Does any of this sound familiar?

If you’re building services with data, we’d love to know if these lessons resonate with you. Equally, if you’re using external data in your service, either open or from another government department, we’d love to speak to you to make sure the infrastructure we’re building meets your needs. Get in touch via email.

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  1. Comment by Sian Thomas posted on

    Cliff, this is really interesting. In the Food Standards Agency we have very close links between those responsible for data and Information and Knowledge Management. They are all my teams! After all, the whole point of data is to generate tangible insight and knowledge that can be acted upon.

  2. Comment by cliff van dort posted on

    the synergies with the provision of library and information services today is spooky! We could have a lot to learn from each other.

    Providing services/resources for the user and not for us is a lesson we have had to learn and are still learning, so it will be interesting to see what you come up with.

    Is a list of prisons information or data!? Previously libraries would have stored such information in a directory. Are the entries in who's who information or data? There is a very close line between the two. Should there be more collaboration between data, information and knowledge practitioners?

  3. Comment by Theo Chapple posted on

    I work for TfL and part of my role is product manager for our open data services. One of our challenges is to get teams who are commissioning and designing new systems that generate data to think about the potential customer-facing use cases for that data. All too often they are focused on their operational need (understandably perhaps) and don't always take into account the needs of those using our open data products for customer facing tools like Citymapper or the plethora of bus apps. We end up applying logic and "sticking plasters" when data is ingested into our API so it "just works" for our users... which isn't the most efficient way of doing things. Would be interesting to know if you have similar challenges and what you've done to mitigate them.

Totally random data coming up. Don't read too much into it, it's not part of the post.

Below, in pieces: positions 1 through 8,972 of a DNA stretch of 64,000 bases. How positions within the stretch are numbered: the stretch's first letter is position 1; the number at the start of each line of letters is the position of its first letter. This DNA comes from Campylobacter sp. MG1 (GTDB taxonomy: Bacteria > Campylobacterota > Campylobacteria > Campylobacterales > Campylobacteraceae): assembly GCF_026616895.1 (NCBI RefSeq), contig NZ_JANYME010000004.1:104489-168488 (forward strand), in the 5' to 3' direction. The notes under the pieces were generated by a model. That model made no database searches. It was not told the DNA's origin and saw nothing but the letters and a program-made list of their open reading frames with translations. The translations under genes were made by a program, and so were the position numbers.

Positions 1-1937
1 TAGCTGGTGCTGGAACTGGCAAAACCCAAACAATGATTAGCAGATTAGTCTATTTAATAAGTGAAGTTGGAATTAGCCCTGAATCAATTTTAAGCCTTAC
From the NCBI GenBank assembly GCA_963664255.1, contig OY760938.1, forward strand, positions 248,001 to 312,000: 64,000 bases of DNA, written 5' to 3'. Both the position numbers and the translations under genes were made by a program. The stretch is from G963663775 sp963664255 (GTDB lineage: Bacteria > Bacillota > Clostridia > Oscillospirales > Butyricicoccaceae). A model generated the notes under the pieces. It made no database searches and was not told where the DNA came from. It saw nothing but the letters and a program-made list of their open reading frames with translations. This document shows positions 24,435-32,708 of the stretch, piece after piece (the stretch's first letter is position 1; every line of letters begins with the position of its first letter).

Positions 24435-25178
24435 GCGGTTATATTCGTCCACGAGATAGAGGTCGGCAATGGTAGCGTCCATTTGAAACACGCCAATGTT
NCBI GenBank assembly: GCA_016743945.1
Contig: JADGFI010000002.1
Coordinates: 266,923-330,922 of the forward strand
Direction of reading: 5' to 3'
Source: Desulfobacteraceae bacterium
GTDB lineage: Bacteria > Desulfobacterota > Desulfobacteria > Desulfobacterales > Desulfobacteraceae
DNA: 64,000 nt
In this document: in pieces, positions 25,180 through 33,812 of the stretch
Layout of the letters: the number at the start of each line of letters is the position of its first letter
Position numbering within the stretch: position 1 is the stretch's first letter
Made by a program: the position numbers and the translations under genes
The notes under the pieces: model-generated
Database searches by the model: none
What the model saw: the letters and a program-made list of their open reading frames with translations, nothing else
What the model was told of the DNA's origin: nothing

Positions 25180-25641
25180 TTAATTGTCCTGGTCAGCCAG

• Replies to Theo Chapple>

      Comment by GDS team posted on

      Hi Theo,
      Thanks for your comment. We have seen this in our own research and in many cases, government departments or organisations want to meet the needs of those using open data, but are held back by technical or process problems. Sometimes those teams aren't even aware of what openness means and its benefits. We also often find that they don't have capacity to do research with their own end users and the result is that those user needs are not often met.
      This is something that the team, in particular, is looking at. This team is focused on improving how open data is published, found and used. The team would love to chat to you about your work at TfL to share ideas and research. Please reply to this comment if you’re happy for one of us to get in touch with you directly.

  4. Comment by Elspeth Body posted on

    This definitely resonates - from my experience, users like to feel like the data is something tangible (hence the desire to have their own local copy). We've also got to remember when designing systems to collect, hold and disseminate data that different users have different requirements of the same dataset, and these can conflict and change over time. There will never be a perfect, seamless solution... (can keep wishing though)